Most of us became interested in music at a very young age. Some of us (the most talented ones, I guess) go even farther and learn to play an instrument, form a band or become a solo artist and dream of fame and fortune. It's a shame that only a small minority have the chance to be a part of a popular band and tour all over the world while putting bread and butter on the table. This road can be tough and rocky, that's for sure.
Tons of music was likely lying around when all of us were kids, maybe your parents' vinyl albums or your beloved aunt's cassettes or some random music that you liked on the radio, and we fell instantly in love with it.
We here at the shining ivory tower of The Metal Crypt are always willing to dig a little deeper and we contacted a several musicians and asked about their favorite and influential bands and albums from their childhoods (a so-called "soundtrack of youth") that started them on a long journey in their career.
This is the ninth part... crack a cold beer and enjoy!
Thanks to Dan Lorenzo of Hades, Serg MP of Bestial Invasion, Brandon Barker of Crazy Mad Ride, Brett Johnson of Bleed the Victim, Chef Highman, Chef Wolfgang Cuck and The Putri'd of A la Carte, Piotr "Anioł" Wącisz of Corruption, Alhuzzred of The Ironfist, Jørgen Kirby of Nattskog, Erik Barthold of Left Hand Solution, Claudio Carrasco of Poema Arcanvs, Borys Catelani of Barbarian, Teren of Exist in Ruin, Brett Minnie of The Medea Project, Josh "the Boss" Cole of Hellevate and Carlos "Charlie" Díaz of Höwler for all of their cool and sweet contributions for this ninth part of the series.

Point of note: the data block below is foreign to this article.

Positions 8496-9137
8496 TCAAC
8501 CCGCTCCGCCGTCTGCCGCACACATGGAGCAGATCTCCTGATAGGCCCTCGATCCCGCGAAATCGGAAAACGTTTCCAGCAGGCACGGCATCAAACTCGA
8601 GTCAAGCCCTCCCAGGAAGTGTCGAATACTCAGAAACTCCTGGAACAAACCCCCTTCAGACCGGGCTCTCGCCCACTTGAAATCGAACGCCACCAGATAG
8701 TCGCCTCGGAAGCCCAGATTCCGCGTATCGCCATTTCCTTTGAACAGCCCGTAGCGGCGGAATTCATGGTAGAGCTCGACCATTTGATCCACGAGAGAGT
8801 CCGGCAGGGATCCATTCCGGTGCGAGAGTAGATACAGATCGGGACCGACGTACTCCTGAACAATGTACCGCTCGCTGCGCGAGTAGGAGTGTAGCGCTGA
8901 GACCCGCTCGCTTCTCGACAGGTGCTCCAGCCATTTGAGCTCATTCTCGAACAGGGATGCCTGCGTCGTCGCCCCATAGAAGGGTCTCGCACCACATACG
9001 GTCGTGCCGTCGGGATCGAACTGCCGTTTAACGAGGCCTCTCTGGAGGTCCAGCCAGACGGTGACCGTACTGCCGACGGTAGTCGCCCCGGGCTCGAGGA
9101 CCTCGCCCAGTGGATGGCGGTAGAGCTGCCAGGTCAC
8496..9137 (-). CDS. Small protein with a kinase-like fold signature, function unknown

Well, I loved The Partridge Family when I was really young. I thought the idea of long hair and being in a band seemed cool, but everything changed for me when I heard:
KISS – Rock and Roll Over (1976)
I was at my friend's house, and I thought this was a greatest hits album. I loved every note the first time I heard it. I still consider it one of my favorite albums of all time. You can even find my cover of "Calling Dr. Love" on Itunes/Spotify as Dan Lorenzo. Jason McMaster sang "Mr. Speed" with me and Cassius King.
KISS – Alive! (1975)
Another PERFECT album I still play along with. I've recorded a bunch of covers from this album. 'Deuce," "Watchin' You," "Hotter Than Hell." Again, I love every note!
AEROSMITH – Rocks (1976)
So bad ass. I can't believe this is the same band that did "Love in an Elevator"! "Nobody's Fault" is SO heavy. Cassius King covered "Back in the Saddle."
AEROSMITH – Toys in the Attic (1975)
EXODUS – Bonded by Blood (1985)
A gamechanger. When I wrote the music for Hades' first album, I was listening to this album daily. Paul Baloff and Gary Holt were an amazing combo! I just played with DMC (from RUN/DMC) on Tom Hunting's solo album.
IRON MAIDEN – Killers (1981)
That record changed me once and for all. It made me want to be a bass player. The first thing I fell in love with on this album was the killer cover. When I turned 19, I got a tattoo of Killers! Also, thanks to "Murders in the Rue Morgue" I discovered the work of Edgar Alan Poe, who has influenced my personality and the music of Bestial Invasion. Steve Harris to me is a real musician's example and I always look up to him. It's my favorite Iron Maiden album and always in my heart!